Hi, you!
*1st 15 seconds will be uploaded
*File size limit (up to 60MB)
*File size limit (up to 60MB)
or
Upload Video
*For the direct video upload option, only the first 15 seconds of the video will be uploaded
*File size limit (up to 60MB)
Photo
Video
SoundCloud

By submitting your post, you agree to Candymag's Terms of Use and Privacy Policy.

Thank you for submitting your post.
You will be notified via email once your entry has been approved by the Candy team.

Submitted posts will be subject to the approval of the Candy Team.

A few reminders:

  1. Candy Bulletin is an online platform where users can upload original work, personal passion projects, and other forms of self-expression, for the purpose of sharing with the community.
  2. You can upload photos of your curated OOTDs, 15-second videos, essays, poems, and more, as long as the submitted work is original, follows copyright laws, and free of any nudity, pornography, or profanity.
  3. You are encouraged to comment on one another's posts, as long as everyone remains respectful.
Submit Another Post
latest on CandyMag.com
 
x
Share
They also launched a fundraising campaign to help our jeepney drivers!
 
x
Share
Here's the face behind the golden voice of many familiar commercials.
 
x
Share
 
x
Share
 
x
Share
They even got to immerse themselves in foreign cultures and learn new languages.
LOAD MORE ARTICLES
Bulletin
A community page where you can share your feels and show your skills! Learn more here
Katherine Go A day ago

Cold Food

The most thrilling and delightful moment of any school day is opening up your baon during breaks. There is always so much excitement in unveiling your homemade meal and snacks housed inside matching heat-insulating containers. Because preparing packed meals is an age-old tradition of showing parental love, loved ones pour effort into curating a nutritious meal accompanied by a selection of side dishes, desserts, and beverages daily; it reminds us that we are being taken care of, even from far away.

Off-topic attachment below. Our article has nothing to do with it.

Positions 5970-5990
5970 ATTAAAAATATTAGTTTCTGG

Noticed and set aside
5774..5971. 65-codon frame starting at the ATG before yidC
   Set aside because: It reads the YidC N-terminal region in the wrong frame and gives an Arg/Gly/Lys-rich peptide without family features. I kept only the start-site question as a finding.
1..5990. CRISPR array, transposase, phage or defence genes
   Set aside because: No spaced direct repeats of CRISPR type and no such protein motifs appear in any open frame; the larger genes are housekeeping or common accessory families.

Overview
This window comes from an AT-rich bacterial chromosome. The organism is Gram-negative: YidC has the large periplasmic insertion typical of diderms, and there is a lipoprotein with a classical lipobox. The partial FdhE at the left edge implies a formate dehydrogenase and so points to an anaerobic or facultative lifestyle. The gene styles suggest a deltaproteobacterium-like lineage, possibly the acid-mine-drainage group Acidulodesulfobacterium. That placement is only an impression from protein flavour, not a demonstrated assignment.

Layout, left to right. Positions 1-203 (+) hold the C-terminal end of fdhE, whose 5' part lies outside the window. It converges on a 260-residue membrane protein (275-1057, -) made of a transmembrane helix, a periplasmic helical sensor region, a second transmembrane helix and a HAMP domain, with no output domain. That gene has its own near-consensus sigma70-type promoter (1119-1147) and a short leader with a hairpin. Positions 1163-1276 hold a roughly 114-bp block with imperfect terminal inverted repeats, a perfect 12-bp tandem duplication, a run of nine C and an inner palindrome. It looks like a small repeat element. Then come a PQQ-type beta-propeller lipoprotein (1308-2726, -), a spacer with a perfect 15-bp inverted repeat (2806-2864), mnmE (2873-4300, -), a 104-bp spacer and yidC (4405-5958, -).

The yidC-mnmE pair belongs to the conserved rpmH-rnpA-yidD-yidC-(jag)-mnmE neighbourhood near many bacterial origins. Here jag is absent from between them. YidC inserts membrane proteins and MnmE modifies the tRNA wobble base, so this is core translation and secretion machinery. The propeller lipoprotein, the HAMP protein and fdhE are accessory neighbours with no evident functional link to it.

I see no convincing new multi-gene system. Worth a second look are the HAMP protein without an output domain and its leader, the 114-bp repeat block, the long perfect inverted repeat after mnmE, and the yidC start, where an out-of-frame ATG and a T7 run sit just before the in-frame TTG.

Baon plays a significant role in a Filipino childhood. Almost every Filipino child comes to school with baon made especially for them by their parents or household helpers. Even Filipinos in the labor force continue to bring baon for varying reasons: to save money, recycle leftovers, cater to personal taste, or attend to special needs. Nonetheless, eating your baon is a heart-warming experience that allows Filipinos to bring a piece of home along with them wherever they go.

Even other cultures practice making packed lunch. In Japan, mothers create bento--Japanese meals in partitioned boxes. Because of the popularity of bento, trends have emerged, such as the Kyaraben, or character-themed bento. Naturally, Japanese parents and students began competing for who had the cutest and tastiest bento, and this is similar to what I have witnessed in my own childhood. I remember seeing my classmates sharing their snacks and lunches. They would compare and boast about their parents' or yayas’ cooking. In my case, I never had the chance to join in the competition or indulge in homemade cooking. Up until this day, I have never brought any baon to school.

For a long time, I envied others. As trivial or petty as it may seem, not having baon became a problem for my grade school self. During that time, I had to sit in a separate cafeteria away from my friends because the kids who bought food were assigned to sit elsewhere. You could consider me spoiled, but I wanted to experience something most kids did. I had food at home, so what made it so hard to bring some with me to school?

Now that I am on my final year in high school I have come to realize the benefits of purchasing my own food. Since I spent on food everyday, I learned to budget my allowance at a young age. Over the years, I learned to practice self-control whenever I wanted to eat more greasy fries and drink sweetened beverages. I have tasted the strangest viands at the school cafeterias, and I have repeatedly satiated myself over my latest delicious discoveries. Despite the struggles, I am thankful that I have never had baon because of what I have learned. Not to mention, I never had to experience eating cold food.

your REACTION
Pick a sticker to view stories by reaction!
/////////////////////////////
CONNECT WITH US